There are a lot of calculations that go into payroll. It’s not simply hourly rate times hours worked. Because of that, you’ll want some kind of payroll service to do this math. Not only will the payroll service calculate the employee’s income tax withholding, it will also calculate their (and your) Social Security and Medicare taxes, as well as the unemployment insurance costs.

If your worker’s compensation policy is with the state it will calculate that as well. If your worker’s compensation policy is with a private company you will likely deal directly with them and this cost will not be calculated through your payroll service.

Related: The Best Accounting Software for Small Business

How Do I Set Up Payroll For the First Time?

There are a few documents that you’ll need to collect before you can kick off your payroll system. You’ll also need to think through your record retention policy and your payment frequency.

What Payroll Documents Do I Need?

Setting up payroll for small business owners requires for them to apply for an Employer Identification Number (EIN) with the IRS. It’s free to obtain an EIN and shouldn’t take you more than 5 minutes. In some states, you may need to apply for a state EIN as well.

If you have an LLC or Corporation then you already have an EIN.

When it comes to your employees, each of them will need to fill out a W-4. This is important because it tells you how much tax you should withhold on your employee’s behalf from each paycheck. Each employee will also need to fill out an I-9 form to verify their identity.

You’ll also need at least your unemployment insurance rates and maybe your worker’s comp rates.

Finally, you’ll need to create a system to track your employee hours. Technically, this could be as simple as a sign-in sheet. A time card system is popular with many small businesses. But if you have a remote workforce, a computer-based or phone-based tracking system may work best.

What Should My Payroll Record Retention Policy Be?

The Fair Labor Standards Act (FLSA) dictates that employers retain several payroll-related documents for at least three years. Those documents are:

  • Employee’s full name and social security number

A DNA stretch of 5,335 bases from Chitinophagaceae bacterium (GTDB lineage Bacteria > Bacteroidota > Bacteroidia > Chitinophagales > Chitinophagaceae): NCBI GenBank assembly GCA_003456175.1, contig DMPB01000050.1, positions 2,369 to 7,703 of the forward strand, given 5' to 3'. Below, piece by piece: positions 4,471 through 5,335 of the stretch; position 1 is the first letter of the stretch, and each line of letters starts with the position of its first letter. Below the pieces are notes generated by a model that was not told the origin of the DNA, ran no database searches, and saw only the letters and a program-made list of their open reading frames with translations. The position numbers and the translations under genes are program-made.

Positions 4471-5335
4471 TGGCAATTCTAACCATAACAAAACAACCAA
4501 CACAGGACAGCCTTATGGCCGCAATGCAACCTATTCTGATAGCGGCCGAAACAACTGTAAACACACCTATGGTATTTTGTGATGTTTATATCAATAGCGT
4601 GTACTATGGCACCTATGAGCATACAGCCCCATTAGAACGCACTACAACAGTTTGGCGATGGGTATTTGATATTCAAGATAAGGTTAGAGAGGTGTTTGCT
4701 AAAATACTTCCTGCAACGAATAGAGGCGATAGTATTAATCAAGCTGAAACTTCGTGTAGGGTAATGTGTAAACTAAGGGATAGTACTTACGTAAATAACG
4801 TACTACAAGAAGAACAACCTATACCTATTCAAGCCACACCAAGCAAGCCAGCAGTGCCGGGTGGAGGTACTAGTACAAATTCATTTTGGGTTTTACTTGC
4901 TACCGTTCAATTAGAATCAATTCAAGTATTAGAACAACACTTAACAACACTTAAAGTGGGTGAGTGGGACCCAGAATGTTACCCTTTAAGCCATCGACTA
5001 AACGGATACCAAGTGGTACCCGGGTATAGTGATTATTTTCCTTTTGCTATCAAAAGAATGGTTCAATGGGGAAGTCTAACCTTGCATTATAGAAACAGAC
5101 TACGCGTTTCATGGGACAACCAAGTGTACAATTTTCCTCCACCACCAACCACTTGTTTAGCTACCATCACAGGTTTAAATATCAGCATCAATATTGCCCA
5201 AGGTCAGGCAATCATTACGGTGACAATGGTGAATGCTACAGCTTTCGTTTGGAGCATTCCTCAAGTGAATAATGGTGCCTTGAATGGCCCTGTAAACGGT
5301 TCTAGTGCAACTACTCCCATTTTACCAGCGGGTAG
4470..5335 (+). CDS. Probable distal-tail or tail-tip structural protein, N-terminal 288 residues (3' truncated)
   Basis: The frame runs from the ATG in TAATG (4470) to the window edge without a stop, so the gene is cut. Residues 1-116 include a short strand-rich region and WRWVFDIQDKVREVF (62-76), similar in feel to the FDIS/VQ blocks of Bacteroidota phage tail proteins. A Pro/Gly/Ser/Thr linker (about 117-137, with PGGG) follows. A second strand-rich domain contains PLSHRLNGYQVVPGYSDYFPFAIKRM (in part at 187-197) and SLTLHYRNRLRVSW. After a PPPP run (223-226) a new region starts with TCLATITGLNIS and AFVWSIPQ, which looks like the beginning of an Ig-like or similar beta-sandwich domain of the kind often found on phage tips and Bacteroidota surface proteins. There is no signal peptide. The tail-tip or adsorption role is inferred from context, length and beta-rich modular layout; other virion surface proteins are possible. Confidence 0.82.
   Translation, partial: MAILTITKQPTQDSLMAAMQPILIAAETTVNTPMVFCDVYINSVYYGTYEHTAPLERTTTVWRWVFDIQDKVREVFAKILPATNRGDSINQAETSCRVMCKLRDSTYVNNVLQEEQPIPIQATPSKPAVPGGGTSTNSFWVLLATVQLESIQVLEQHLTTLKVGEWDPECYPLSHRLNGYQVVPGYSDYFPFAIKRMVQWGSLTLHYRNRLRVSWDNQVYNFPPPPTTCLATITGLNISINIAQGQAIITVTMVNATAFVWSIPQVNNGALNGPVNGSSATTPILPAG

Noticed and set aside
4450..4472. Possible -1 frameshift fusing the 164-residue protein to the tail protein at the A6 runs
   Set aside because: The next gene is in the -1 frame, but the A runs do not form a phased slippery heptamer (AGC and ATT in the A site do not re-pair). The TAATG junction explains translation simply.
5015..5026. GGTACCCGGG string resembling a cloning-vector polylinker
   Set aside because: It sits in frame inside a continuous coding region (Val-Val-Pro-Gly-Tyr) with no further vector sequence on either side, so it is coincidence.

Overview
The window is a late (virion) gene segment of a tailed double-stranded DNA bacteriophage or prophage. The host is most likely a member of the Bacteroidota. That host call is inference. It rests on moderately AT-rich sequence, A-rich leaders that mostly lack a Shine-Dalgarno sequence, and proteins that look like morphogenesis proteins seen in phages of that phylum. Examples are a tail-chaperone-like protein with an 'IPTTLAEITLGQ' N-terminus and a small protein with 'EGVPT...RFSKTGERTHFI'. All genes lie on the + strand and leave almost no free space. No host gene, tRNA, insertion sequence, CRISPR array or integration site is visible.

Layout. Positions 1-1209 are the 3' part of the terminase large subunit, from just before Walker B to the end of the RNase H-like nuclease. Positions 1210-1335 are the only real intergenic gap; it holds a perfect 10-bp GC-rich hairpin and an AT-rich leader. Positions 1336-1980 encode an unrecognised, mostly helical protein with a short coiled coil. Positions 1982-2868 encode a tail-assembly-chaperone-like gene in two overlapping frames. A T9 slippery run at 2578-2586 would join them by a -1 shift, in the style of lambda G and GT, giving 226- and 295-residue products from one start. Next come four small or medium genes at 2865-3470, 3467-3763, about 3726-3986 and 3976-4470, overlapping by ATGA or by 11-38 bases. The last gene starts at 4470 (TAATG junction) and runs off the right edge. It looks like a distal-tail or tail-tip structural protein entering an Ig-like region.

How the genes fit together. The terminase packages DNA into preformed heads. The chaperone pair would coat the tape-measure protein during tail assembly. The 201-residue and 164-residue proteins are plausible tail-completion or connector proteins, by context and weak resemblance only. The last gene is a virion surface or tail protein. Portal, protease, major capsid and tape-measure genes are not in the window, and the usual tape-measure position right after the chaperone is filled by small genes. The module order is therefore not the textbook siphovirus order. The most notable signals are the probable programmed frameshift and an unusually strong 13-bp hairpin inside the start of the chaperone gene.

• Address (including zip code)
  • Birth date (if younger than 19)
  • Gender and occupation
  • Dates of employment
  • Time and day of week when employee’s workweek begins
  • Hours worked each day
  • Total hours worked each workweek
  • Basis on which employee’s wages are paid
  • Regular hourly pay rate
  • Total daily or weekly straight-time earnings
  • Total overtime earnings for the workweek
  • All additions to or deductions from the employee’s wages
  • Total wages paid each pay period
  • Date of payment and the pay period covered by the payment

For more information about record retention requirements, check out this fact sheet from the Department of Labor.

What Payroll Frequency Should I Choose?

How often will you pay your employees? Paying them weekly ensures that you won’t run into any compliance issues, but it’s also the most labor-intensive. If you’d like to pay less often than each week, check with your State Department of Labor to find your state’s minimum payment frequencies.

If you’re allowed to choose semi-monthly or bi-weekly pay schedules, either option will cause you less headache than a weekly payment frequency. But they each have a few pros and cons, as outlined below.


With a weekly payroll schedule, your employees are paid on the same day every week. A typical schedule will go like this: they submit their hours at the end of the day on Friday for hours worked that week. Then you’ll have a few days to process payroll and they will receive their check on the following Friday.

This payment schedule is typical for lower-paid workers.

The benefit of this schedule is that employees get paid more frequently. This can make it easier for them to manage their cash flow.

The downside is that you will have to process payroll every week, no matter what. Even if you are on vacation or are sick, you’ll still have this responsibility or your employees will not get paid.


With a semi-monthly pay schedule, you pay employees on the same two calendar days of every month–for example the 1st and the 15th. For payroll for small business owners, a semi-monthly schedule can make it easier to plan your other expenses around your payroll dates.

This schedule works best for employees who are paid salary, rather than hourly.

However, there are downsides to a semi-monthly payroll schedule. The first problem is that paychecks won’t be exactly the same. The number of days and hours worked during the first pay period may be slightly higher or lower than the second.

The second downside to a semi-monthly schedule is that payday will fall on different days throughout the week each month. One payday could be Tuesday, the next Friday, and the next Monday. From the employer side, this can make it difficult to schedule a consistent time to process payroll. And from the employee side, if payday happens to fall on a weekend or holiday, it can cause a delay in payment.


With a bi-weekly payroll structure, employees are simply paid every two weeks. For the employer, this helps you set up recurring payroll processes. And, for the employee, they can count on having a paycheck hit their bank account every other Thursday, Friday, or whatever day you set.